Superstition. In this connection we do not yield to the Jewish observance and to superstitions. For we do not believe that one day is any holier than another, or think that rest in itself is acceptable to God, Moreover, we celebrate the Lord’s Day and not the Sabbath as a free observance (p. 291).
Thus, the churches receiving this confession did not simply assume that Romans 14.5, Galatians 4.10, and Colossians 2.16 refer to days in general, but rather to the religious calendar of the Mosaic economy, especially as perverted by the Pharisaic Judaizers who had infiltrated the Galatian church.. They rejected the notion that there was a divinely mandated cycle of annual festivals for the New Covenant age. But there was nothing in that rejections which made it a sin to set aside certain days for the “memory” of certain events in the life of our Lord.
The Synod of Dordt (1618-1619)
Unlike the Westminster Assembly, which was purely a national council (the six Scottish Commissioners were invited to join but decided they could have more influence if they worked solely as advocates of Scottish interests), the Synod of Dordt was the closest thing there ever was to a Reformed Ecumenical Council. Not only did the Synod rebut Arminianism in the five Canons of Dordt (from which we get our famous TULIP acrostic), but they also approved the Church Order of Dordt. This Church Order not only lacked any condemnation of Christmas, but decreed that their churches would celebrate it. Thus we find it has been passed down to the conservative Canadian Reformed Church as “Article 53. Days of Commemoration”:
Each year the churches shall, in the manner decided upon by the consistory, commemorate the birth, death, resurrection, and ascension of the Lord Jesus Christ, as well as His outpouring of the Holy Spirit(Book of Praise: Anglo-Genevan Psalter rev. ed. [Winnipeg, Manitoba: Premier Printing ltd., 1984, 1995], p. 670).
Again, if those who condemn the celebration of Christmas as sinful have some sort of clear argument from Scripture, then all of the above is superfluous. After all, if the Bible is against Christmas than all the statements in favor of it are altogether worthless. But, as I’ve said above, in my experience the alleged tradition of the Reformation is strongly invoked to generate plausibility for the banning of Christmas and other parts of the Church calendar. Thus, it is worth pointing out that such a tradition is neither the position of the Westminster Standards as received in the PCA, nor the product of the universal consensus of the Reformed Churches.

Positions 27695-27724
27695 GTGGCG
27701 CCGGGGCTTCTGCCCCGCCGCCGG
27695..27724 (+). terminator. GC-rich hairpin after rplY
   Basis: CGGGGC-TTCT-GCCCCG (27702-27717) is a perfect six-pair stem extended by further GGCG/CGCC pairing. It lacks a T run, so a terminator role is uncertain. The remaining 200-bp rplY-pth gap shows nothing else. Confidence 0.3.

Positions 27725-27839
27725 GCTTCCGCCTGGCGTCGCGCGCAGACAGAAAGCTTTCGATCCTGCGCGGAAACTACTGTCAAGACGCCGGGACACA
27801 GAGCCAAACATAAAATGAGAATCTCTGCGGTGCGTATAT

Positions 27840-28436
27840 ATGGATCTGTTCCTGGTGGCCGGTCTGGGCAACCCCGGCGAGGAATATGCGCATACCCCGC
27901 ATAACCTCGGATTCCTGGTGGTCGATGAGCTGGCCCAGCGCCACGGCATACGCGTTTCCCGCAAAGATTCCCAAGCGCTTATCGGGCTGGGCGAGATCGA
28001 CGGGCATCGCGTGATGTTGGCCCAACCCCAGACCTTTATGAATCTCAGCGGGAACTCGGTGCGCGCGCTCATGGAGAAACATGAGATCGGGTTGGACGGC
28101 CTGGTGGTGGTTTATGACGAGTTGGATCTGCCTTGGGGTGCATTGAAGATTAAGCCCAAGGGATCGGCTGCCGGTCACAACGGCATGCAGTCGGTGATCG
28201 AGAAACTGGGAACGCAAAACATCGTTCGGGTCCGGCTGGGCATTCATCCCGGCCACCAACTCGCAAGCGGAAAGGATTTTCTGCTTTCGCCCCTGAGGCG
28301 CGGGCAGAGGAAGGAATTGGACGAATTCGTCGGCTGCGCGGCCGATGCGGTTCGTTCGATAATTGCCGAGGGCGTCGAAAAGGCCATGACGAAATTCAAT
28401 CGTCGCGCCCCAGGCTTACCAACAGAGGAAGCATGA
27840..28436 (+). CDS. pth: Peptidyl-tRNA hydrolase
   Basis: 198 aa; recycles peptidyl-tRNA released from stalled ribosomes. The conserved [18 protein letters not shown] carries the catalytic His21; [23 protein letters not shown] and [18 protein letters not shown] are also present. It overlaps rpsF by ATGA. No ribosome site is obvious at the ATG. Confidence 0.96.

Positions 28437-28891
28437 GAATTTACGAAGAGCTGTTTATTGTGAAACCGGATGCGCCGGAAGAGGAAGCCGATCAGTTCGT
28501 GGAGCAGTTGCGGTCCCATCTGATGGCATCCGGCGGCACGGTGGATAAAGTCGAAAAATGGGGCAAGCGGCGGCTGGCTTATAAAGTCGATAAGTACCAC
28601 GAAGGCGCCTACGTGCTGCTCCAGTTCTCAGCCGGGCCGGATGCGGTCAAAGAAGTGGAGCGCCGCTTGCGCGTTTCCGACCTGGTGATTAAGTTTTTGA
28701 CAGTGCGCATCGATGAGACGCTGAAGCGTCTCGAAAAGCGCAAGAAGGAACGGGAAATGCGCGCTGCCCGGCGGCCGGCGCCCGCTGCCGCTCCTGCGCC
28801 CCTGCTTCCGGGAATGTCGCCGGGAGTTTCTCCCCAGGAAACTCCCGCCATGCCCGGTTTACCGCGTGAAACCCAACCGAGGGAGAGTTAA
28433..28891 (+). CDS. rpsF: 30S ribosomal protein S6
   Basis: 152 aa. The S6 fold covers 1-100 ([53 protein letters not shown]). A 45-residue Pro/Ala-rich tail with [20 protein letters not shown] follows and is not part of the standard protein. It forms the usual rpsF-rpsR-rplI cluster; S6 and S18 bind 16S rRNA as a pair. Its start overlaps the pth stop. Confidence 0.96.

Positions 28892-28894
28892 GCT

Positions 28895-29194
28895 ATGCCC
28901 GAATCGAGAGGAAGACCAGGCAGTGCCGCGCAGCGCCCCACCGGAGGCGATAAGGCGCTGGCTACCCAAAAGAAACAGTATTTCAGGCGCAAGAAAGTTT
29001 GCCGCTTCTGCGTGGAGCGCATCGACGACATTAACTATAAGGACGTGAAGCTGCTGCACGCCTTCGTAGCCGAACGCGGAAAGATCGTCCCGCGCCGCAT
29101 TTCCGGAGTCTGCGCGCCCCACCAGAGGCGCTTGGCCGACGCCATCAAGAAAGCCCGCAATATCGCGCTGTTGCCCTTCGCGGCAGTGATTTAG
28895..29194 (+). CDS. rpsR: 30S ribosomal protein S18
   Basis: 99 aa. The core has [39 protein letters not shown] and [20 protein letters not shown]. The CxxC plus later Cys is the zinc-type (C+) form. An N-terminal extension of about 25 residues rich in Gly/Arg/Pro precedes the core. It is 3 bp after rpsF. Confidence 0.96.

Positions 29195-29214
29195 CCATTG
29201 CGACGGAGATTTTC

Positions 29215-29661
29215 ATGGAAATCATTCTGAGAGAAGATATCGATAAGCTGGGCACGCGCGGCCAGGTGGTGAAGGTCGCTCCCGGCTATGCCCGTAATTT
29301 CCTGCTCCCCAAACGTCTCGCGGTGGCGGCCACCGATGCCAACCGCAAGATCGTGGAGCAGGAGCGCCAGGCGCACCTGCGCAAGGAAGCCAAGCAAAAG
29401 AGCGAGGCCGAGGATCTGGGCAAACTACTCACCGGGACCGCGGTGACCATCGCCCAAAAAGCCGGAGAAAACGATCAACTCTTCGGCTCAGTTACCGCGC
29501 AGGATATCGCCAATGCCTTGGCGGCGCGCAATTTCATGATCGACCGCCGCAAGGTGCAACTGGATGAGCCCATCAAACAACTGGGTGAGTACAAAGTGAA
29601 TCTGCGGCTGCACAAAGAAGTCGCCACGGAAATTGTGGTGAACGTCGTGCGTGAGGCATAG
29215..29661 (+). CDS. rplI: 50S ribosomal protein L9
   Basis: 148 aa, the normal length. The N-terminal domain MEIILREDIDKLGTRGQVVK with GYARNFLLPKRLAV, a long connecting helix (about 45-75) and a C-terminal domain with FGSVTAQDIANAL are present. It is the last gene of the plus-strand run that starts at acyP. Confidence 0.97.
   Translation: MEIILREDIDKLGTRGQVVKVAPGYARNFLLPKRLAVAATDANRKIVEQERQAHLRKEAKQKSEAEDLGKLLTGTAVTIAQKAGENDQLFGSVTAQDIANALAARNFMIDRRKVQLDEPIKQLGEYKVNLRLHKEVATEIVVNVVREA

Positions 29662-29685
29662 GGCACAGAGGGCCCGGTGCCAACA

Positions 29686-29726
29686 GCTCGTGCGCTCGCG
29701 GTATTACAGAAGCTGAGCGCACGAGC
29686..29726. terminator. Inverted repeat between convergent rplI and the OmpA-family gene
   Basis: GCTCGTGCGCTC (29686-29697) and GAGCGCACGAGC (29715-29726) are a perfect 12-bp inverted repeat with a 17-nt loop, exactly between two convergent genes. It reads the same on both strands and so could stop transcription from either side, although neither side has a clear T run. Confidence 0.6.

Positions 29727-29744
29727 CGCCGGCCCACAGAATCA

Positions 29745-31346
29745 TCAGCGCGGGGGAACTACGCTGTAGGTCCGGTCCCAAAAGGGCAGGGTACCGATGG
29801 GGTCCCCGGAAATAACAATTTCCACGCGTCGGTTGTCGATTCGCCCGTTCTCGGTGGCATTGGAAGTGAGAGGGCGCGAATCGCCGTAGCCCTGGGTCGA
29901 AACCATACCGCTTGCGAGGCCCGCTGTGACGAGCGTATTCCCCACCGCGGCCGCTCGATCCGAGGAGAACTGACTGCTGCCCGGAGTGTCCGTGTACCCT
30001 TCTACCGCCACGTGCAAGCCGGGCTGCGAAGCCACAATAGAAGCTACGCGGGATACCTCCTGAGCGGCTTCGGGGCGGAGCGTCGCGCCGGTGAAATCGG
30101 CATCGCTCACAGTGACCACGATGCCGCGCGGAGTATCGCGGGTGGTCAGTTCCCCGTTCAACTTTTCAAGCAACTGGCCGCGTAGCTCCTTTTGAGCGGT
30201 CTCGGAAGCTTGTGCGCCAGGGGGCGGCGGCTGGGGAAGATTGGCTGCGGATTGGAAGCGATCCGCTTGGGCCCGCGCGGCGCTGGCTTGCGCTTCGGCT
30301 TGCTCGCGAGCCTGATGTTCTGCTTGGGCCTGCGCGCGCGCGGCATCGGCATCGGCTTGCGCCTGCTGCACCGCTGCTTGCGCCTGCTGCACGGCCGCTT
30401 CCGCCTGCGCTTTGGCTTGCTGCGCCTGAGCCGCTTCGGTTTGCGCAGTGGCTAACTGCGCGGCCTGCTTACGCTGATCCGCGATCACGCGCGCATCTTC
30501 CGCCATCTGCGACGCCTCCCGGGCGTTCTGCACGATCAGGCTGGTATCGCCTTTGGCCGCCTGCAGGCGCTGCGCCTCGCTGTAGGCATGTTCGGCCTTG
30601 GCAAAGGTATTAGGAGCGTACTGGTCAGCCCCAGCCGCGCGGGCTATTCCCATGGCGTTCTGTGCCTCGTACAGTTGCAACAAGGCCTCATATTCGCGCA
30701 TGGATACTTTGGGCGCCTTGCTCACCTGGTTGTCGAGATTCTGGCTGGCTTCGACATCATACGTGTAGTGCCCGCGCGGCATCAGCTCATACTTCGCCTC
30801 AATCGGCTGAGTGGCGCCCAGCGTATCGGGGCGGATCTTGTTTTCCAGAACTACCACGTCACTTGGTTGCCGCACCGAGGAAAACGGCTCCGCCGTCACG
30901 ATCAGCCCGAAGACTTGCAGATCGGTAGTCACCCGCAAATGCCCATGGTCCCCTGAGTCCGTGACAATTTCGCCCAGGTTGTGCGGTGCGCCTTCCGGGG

What Is Really the Issue?
In this debate, all parties are agreed that the Lord’s Day is the primary day of worship and rest in the New Covenant era. All parties are also agreed that the Lord’s Day is not the only day of rest and worship. The church has the right to worship on other days of the week.
Furthermore, there is nothing approaching a rational argument that proves it is wrong to regularly devote certain Sundays to certain subjects. Indeed, one of the most famous Reformation documents, the Heidelberg Catechism, is broken up into 52 sections so that it can be preached through annually. Even if the majority of Christmases were somehow barred by this principle, none of the Sunday holidays are the least bit questionable. For example, the whole cycle leading up to Easter is completely untouched by the “Lord’s Day only” claim.
Some will, in the name of the Reformed Faith, condemn Christmas because of the man-made hymns involved, or the lighting of candles. But these are questions about exclusive psalmody and whether lighting a candle violates the “regulative principle of worship.” They ought not be confused with the question of the Calendar itself. If there is something wrong with what is included in the worship of God on Christmas day, then those things should be corrected; but the question here is whether or not it is immoral per se to worship on December 25 as an annual celebration of the birth of Christ.
Another distraction is the anti-“papist” myth that Christmas comes from the Roman Catholic Church. If Christmas comes from “Romanism,” then so does the Trinity, Church marriages, and the doctrine of double predestination. The fact is, whatever the history of the holiday, it is Christ, not the pope, who is the reason for the season. To attribute Roman Catholic sympathies to Evangelicals who celebrate Christmas is to violate the Ninth Commandment, which, according to question 145 of the Larger Catechism, prohibits us from “misconstructing intentions, words, and actions.”
Ultimately, then, as I said above, the issue boils down to whether the Church can only call for emergency thanksgivings on the other six days of the week or if it has the authority to call for annual festivals. The question has already been answered admirably by the Westminster Confession and it’s prooftext! The book of Esther contains no mention of God, let alone a revelation from Him prescribing a new feast. Yet Mordecai and Esther do not hesitate to establish Purim.
More could be said on this issue, and I’m sure much more will be. My objective here was simply to point out that the Reformed Faith is much broader than the anti-Christmas contingent within it, and to show that accusing those who observe Christmas of sin is prima facie a groundless charge. We need better evidence from the Bible (if there is any) and better arguments, if we are going to avoid slandering brothers and sisters in the Lord